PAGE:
Meditation May Cut Heart Disease Death
Path to Enlightenment Could Lower Risk of Dying in People at Risk for High Blood Pressure
May 2, 2005 -- Want to live longer? Good genes, plenty of exercise, and eating right should help, but you might also want to sit down, close your eyes, and breathe.
There is increasing evidence that blood pressure.
. It has been embraced by Western medicine as a powerful tool for lowering stress, reducing chronic pain, and even lowering
Now comes word that it can also prolong your life. A follow-up of two studies of high blood pressure and who practiced the technique were 23% less likely to die than people who did not.
(TM) conducted in the late 1980s and mid-1990s showed that people who had normal to
The TM group had a 30% decrease in the rate of deaths due to heart disease and stroke and a 50% reduced rate of cancer deaths. However, the number of cancers was not large enough in these studies for this to be a significant finding.
TM advocate Robert H. Schneider, MD, of the Maharishi University Institute for Natural Medicine and Prevention, tells WebMD that one of the most significant findings was that meditation appeared to be as effective as drug therapy for preventing deaths from heart disease.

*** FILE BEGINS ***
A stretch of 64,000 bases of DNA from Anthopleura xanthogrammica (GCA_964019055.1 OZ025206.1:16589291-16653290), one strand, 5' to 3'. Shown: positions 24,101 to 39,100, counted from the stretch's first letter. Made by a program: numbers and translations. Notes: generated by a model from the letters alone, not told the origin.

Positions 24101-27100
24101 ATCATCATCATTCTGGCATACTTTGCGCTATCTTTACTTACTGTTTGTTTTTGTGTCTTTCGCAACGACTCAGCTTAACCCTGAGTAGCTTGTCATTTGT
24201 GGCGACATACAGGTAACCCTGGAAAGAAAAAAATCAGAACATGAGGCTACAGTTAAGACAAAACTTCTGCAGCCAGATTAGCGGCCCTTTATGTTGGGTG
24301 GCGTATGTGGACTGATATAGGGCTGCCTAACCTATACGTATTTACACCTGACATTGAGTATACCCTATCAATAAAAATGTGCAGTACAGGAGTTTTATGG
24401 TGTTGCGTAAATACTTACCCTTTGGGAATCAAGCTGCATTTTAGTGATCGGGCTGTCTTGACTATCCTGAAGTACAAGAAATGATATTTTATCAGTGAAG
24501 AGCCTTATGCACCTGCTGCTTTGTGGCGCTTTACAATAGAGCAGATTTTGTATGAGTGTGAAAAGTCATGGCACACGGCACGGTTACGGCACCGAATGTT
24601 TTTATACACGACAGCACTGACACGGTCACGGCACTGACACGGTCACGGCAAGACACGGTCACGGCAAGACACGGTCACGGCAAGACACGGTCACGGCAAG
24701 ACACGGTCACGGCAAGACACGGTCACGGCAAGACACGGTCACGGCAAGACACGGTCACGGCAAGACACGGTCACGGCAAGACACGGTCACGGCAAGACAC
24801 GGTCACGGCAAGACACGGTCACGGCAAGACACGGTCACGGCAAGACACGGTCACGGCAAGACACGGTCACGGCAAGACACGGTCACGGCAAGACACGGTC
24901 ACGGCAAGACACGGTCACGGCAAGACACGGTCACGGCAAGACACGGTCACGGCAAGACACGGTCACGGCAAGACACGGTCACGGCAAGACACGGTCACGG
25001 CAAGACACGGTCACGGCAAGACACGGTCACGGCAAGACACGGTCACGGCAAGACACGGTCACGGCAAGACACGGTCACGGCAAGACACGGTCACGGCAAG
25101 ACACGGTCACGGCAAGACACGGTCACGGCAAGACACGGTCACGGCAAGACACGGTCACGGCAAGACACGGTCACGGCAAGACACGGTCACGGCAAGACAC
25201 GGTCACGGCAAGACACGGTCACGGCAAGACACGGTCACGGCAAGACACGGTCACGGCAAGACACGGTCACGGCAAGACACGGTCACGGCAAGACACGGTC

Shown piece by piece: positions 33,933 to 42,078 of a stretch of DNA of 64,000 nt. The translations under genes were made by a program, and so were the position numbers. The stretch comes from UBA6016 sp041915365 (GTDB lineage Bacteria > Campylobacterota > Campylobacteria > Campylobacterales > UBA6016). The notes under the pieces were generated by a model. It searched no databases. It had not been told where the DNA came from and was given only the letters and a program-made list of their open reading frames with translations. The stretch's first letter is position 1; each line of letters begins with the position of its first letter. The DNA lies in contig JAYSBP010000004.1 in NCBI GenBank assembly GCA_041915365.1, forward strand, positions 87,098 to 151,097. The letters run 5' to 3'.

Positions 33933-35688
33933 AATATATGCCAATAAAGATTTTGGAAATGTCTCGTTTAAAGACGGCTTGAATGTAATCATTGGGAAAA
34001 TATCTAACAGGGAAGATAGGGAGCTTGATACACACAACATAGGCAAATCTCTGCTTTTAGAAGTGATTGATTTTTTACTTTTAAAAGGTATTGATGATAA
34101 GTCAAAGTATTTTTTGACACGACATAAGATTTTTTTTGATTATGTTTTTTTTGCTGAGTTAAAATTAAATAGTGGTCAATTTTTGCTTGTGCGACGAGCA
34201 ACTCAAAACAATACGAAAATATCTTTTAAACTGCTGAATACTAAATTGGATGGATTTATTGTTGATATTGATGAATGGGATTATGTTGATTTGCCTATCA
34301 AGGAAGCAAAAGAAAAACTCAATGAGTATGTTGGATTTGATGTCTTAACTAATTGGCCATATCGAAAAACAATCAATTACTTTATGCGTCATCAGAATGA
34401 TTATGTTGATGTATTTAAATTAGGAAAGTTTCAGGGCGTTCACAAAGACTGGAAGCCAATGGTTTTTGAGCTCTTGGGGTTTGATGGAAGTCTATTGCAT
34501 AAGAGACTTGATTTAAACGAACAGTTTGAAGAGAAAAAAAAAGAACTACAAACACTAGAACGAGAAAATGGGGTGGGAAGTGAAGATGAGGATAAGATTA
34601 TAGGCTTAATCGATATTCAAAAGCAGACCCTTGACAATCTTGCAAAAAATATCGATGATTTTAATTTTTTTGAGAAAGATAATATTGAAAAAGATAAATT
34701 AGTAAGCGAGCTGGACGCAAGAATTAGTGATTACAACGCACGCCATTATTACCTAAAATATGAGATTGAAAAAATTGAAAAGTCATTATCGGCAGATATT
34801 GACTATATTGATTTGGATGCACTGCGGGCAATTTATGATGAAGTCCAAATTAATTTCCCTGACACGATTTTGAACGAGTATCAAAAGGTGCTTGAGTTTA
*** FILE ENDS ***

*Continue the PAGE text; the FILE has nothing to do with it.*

"None of the conventionally recommended nondrug treatments for hypertension, such as salt restriction, exercise, and even weight loss, have been proven to have an impact on deaths from heart disease," he says. "This is the first time that I am aware of that any nondrug treatment has been shown to do this."
Living in the Moment
There is no denying that meditation has gone mainstream. No longer the exclusive domain of New Age types, more than 10 million Americans now practice some form of meditation on a regular basis. For many, the practice has been recommended by a physician.
At New York's Memorial Sloan Kettering Cancer Center, psychologist Patricia Vroom, PhD, teaches meditation to cancer patients. The aim is not to cure their cancer but to help them reduce anxiety and stress.
"Meditation can be very empowering because it really teaches us to live in the moment," she says. "For some patients it is life changing, and for others it ends up being just a way to relax."
Vroom says her research shows that cancer patients who meditate develop better coping skills. Compared with patients who joined support groups, the meditating patients in her study tended to trust themselves more to manage their stress.
"People in the meditation group tended to look within themselves, while the support group patients looked outside themselves," she tells WebMD.